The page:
No Word for Lonely

The Endangered Culture of Community

“Have you ever been lonely?”

I was leading an English-language discussion group for second-language speakers in Amman, Jordan. I had written the question as an introductory “filler” sort of question—maybe useless in and of itself, but a necessary step to get to the meatier follow-up questions.


The answer was surprising, even slightly offensive. To a normal American, it’s bizarre. Who hasn’t been lonely? Even if you aren’t a very lonely person, surely you’ve been lonely at some point. Loneliness is an innate part of the human experience… isn’t it?

As I pressed and prodded for a different answer, I found myself almost beginning to feel angry. Of course you’ve been lonely! How dare you suggest you have never been lonely? I had to stop and ask myself why I felt so threatened by the idea that maybe this Jordanian just hadn’t ever experienced loneliness, that what I had assumed was a universal part of the human condition may be more specifically Western and modern than I had realized.

A New Disease

I have mixed feelings about loneliness. On one hand, feeling lonely sometimes may be an inevitable side effect of introspection and soul searching. A friend of mine suggested that maybe Arabs don’t feel lonely because they are emotionally stunted by the oppressive communal mindset they grew up in and don’t even have a sense of self that is developed enough to feel lonely. And maybe there is something to that; people in traditional cultures could sometimes stand to think outside the box a bit more.

One the other hand, is it possible that self-exploration, self-awareness, self-care, self-improvement, self-actualization, and all that is a bit … overrated? Could it be that people were doing just fine before the poets and psychologists showed us just how important our precious self was? Could it be that the craziness and general societal disintegration we’re witnessing is connected to that?

Hannah Arendt, a Jewish refugee from Nazi Germany and later a political philosopher and scholar of totalitarianism, wrote:

What prepares men for totalitarian domination in the non-totalitarian world is the fact that loneliness, once a borderline experience usually suffered in certain marginal social conditions like old age, has become an everyday experience of the ever-growing masses of our century.

I had my doubts about that assertion the first time I heard it. How could loneliness ever have been a marginal experience? But the testimony of people I’ve met outside the West seems to support the idea that in some societies, it is. Indeed, it can be difficult for me to talk about loneliness in Arabic, because the most common word for “lonely” (وحيد) also just means “lone” or “only.” The idea of loneliness as a distinct emotional state doesn’t seem to be very well developed in Arabic language and culture.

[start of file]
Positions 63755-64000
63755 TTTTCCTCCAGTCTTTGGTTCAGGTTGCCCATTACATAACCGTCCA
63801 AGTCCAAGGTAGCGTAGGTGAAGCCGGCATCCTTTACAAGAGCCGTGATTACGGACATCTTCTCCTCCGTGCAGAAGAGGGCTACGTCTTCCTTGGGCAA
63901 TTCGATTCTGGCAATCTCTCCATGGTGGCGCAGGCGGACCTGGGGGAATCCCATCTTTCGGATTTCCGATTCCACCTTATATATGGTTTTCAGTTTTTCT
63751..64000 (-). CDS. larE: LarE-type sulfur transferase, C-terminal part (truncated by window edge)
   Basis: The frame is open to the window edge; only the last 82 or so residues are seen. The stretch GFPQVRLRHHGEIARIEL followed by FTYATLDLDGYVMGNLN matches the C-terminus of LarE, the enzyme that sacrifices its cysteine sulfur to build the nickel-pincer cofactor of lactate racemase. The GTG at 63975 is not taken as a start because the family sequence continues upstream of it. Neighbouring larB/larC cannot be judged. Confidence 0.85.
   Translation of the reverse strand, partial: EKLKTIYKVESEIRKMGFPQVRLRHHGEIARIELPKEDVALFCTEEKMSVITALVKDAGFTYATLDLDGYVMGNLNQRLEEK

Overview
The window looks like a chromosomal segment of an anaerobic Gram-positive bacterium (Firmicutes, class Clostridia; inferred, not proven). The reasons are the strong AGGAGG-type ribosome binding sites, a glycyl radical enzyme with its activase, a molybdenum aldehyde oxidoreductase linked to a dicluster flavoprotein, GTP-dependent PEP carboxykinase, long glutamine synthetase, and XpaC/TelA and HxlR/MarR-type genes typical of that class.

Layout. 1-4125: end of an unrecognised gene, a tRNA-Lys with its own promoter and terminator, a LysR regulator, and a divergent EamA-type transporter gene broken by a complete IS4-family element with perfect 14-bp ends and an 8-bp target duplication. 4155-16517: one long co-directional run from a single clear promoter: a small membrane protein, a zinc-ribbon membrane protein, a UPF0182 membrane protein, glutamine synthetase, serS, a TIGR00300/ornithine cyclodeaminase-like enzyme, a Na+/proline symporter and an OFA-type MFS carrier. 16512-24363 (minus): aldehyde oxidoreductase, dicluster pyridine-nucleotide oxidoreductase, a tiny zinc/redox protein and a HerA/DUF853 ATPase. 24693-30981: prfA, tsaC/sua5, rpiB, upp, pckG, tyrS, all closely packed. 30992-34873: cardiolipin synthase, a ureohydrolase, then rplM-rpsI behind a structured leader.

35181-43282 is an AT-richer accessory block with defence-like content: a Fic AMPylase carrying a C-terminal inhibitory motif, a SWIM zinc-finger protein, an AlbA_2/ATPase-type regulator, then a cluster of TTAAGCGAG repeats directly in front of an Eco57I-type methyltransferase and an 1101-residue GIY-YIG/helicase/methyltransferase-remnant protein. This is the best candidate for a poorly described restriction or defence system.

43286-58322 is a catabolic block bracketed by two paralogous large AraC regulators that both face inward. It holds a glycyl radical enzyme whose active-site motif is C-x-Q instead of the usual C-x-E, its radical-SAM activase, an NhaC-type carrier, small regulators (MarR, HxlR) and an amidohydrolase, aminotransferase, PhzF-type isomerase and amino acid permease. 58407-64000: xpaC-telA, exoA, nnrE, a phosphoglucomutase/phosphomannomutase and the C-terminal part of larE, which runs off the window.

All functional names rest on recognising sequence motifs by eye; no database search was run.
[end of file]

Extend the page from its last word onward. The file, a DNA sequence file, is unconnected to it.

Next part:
It wasn’t always so well-developed in the English-speaking world, either. In a powerful essay on the connection between loneliness and totalitarianism, Arendt scholar Samantha Rose Hill writes that the word “loneliness” entered the English language around 1600, but didn’t come to refer to an emotional state until around the time of the Industrial Revolution, at which time usage of the word shot up.

Alienating Forces

Technological progress, clearly, is one cause of this novel development. It’s not just smartphones and TikTok, either—community in Western industrial society has been in the process of disintegration for a long time.

I remember an elderly co-worker of mine lamenting the disappearance of houses with big front porches for visiting with neighbors. She said that a great aunt of hers had told her it wasn’t the advent of the television that made the culture of porch visiting go away, it was the radio. People used to habitually drop by their neighbor’s house after supper. But after the radio became popular, that became a social faux pas because you didn’t want to interrupt somebody’s after-dinner radio program. So evening front-porch socializing faded away, followed by the front porches themselves.